Rich countries warned over climate funds

21/03/2010 | Sid Verma

Leading UN officials last night said the Cancun climate change summits later this year will fail unless developed nations mobilize the $30 billion per year they have pledged to developing economies

Rich countries must mobilize the $30 billion per year they have pledged to developing economies in climate change financing – or the Cancun summit at the end of the year will fail, environmental policymakers said yesterday.

Yvo de Boer, executive secretary of the UN Framework Convention on Climate Change, told Emerging Markets in Cancun yesterday: “The key challenge to securing a global environmental accord is how to secure the financing of environmental policies in developing countries.”

Environmental campaigners are calling on rich countries to clarify their respective contributions and to disburse funds pledged at the much-lamented Copenhagen summit in December. It was agreed that developing countries were to be given $30 billion annually until 2012, and then $100 billion a year until 2020.

Eduardo Braga, governor of state of Amazonas, told Emerging Markets that the December climate change summit scheduled in Cancun by the UN would be the “opportunity to set up a connection between developing countries and the rich countries to get resources – at last.”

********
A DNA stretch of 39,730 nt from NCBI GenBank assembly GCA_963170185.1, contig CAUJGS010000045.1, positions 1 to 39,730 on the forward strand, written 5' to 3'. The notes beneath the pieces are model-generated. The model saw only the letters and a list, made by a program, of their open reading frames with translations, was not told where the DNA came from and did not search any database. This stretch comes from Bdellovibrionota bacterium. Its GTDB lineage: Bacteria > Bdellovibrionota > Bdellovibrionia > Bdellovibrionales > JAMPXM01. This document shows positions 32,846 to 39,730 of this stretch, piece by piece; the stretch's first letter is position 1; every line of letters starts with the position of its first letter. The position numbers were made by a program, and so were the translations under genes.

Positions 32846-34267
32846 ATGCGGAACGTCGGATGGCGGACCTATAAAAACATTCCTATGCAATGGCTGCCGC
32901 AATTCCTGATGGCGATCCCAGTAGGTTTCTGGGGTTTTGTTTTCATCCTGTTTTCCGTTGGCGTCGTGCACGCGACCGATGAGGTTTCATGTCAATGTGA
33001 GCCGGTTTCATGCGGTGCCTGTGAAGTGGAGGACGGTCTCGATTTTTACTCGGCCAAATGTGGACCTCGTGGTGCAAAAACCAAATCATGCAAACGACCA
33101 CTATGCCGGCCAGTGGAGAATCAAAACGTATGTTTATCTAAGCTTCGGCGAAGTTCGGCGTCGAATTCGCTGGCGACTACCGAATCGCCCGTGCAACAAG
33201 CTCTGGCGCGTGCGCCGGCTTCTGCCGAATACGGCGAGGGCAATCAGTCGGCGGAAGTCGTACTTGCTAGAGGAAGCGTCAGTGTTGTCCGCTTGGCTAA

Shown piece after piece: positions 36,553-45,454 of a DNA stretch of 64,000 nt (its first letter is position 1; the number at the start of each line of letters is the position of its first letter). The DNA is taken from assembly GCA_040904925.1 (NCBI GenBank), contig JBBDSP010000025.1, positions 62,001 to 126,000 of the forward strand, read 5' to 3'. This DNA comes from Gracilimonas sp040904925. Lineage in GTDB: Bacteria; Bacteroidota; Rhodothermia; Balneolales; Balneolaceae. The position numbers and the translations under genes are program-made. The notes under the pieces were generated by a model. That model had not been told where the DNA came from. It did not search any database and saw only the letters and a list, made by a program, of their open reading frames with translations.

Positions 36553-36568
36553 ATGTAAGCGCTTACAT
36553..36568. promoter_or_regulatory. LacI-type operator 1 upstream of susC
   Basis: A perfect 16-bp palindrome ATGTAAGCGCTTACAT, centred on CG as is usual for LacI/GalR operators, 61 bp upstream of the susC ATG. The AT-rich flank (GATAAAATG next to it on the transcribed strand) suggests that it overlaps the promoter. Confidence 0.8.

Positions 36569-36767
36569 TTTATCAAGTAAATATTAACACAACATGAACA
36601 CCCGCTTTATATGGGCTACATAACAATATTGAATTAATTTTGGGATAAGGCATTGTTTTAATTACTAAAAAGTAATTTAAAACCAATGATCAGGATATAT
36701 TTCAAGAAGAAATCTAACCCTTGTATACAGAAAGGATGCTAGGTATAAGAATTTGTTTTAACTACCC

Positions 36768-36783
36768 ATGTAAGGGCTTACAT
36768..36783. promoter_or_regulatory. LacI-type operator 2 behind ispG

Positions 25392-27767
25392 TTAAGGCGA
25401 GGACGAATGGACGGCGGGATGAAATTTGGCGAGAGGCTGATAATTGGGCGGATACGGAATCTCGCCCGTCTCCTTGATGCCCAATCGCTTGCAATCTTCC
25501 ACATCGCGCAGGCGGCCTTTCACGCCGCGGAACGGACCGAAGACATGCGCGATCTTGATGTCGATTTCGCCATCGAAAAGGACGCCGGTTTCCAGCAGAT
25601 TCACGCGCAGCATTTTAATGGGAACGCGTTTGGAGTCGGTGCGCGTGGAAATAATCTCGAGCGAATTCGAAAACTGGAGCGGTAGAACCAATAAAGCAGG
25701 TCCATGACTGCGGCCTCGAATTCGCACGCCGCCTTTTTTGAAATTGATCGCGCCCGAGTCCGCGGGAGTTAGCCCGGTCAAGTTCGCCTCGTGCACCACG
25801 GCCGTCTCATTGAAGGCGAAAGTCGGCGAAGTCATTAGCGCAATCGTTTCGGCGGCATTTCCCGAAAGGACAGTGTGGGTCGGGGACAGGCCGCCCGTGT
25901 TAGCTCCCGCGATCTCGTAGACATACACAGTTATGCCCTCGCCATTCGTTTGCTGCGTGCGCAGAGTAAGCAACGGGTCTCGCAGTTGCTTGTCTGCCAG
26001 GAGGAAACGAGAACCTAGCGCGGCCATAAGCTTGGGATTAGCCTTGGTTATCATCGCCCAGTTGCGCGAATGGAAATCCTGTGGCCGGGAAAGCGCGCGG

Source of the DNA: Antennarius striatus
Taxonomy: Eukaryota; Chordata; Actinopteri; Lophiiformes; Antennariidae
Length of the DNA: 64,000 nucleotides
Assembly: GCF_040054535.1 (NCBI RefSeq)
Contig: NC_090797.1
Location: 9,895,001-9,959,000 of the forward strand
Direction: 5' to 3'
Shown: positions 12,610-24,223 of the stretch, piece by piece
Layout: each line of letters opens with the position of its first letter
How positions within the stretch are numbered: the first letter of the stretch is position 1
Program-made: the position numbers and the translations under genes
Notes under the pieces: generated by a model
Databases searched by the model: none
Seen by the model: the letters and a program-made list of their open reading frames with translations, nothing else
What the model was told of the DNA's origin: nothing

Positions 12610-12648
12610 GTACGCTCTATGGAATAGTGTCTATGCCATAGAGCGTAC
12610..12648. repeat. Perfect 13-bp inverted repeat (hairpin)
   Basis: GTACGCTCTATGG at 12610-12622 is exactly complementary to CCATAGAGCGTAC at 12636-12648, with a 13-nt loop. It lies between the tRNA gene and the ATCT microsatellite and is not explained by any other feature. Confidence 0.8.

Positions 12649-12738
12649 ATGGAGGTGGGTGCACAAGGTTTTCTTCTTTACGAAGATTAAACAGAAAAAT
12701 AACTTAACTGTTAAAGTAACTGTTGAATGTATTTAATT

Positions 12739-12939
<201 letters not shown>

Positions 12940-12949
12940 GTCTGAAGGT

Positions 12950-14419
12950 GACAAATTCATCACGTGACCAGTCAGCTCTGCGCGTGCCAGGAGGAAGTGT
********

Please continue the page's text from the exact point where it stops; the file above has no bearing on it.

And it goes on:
US President Barack Obama is battling to push through a bill that would create a climate change fund, and reduce US greenhouse gas emissions by 17% from 2005 levels by 2020.

Asked whether government spending cuts and large debt burdens in the West would derail the drive for climate change funds, Mary Robinson, former president of Ireland, told Emerging Markets: “We need to be innovative about that financing; it can’t just be government to government; it needs to also come from the private sector and ... taxes.”

In December, UN officials had hoped that the Kyoto Protocol – under which emission cuts were obligatory only from 37 developed countries – would be replaced with an agreement that includes legally-binding targets for developing nations too. Instead, the US, EU, Brazil, South Africa, India and China brokered a deal requiring poor countries to propose voluntary actions.

De Boer said that clarifying the legal status of the Kyoto protocol was “the second key challenge along with the financing issue”. He lamented the lack of “enforcement power” in global legally-binding treaties.

Asked whether Latin American governments were throwing their weight behind the global negotiations, de Boer said: “Brazil is already playing an important role, and it would be good if more Latin American middle-income economies became more vocal in the process.”

On the problem of incentivizing China for environmental action in the face of US demands for ambitious carbon cuts in the world’s largest commodity consumer, de Boer said: “China is not going to do something that will stop it from growing. There is an economic stability issue here.”

Robinson branded the Copenhagen summit “a failure” as it lacked “precision, consultation and practicality”.

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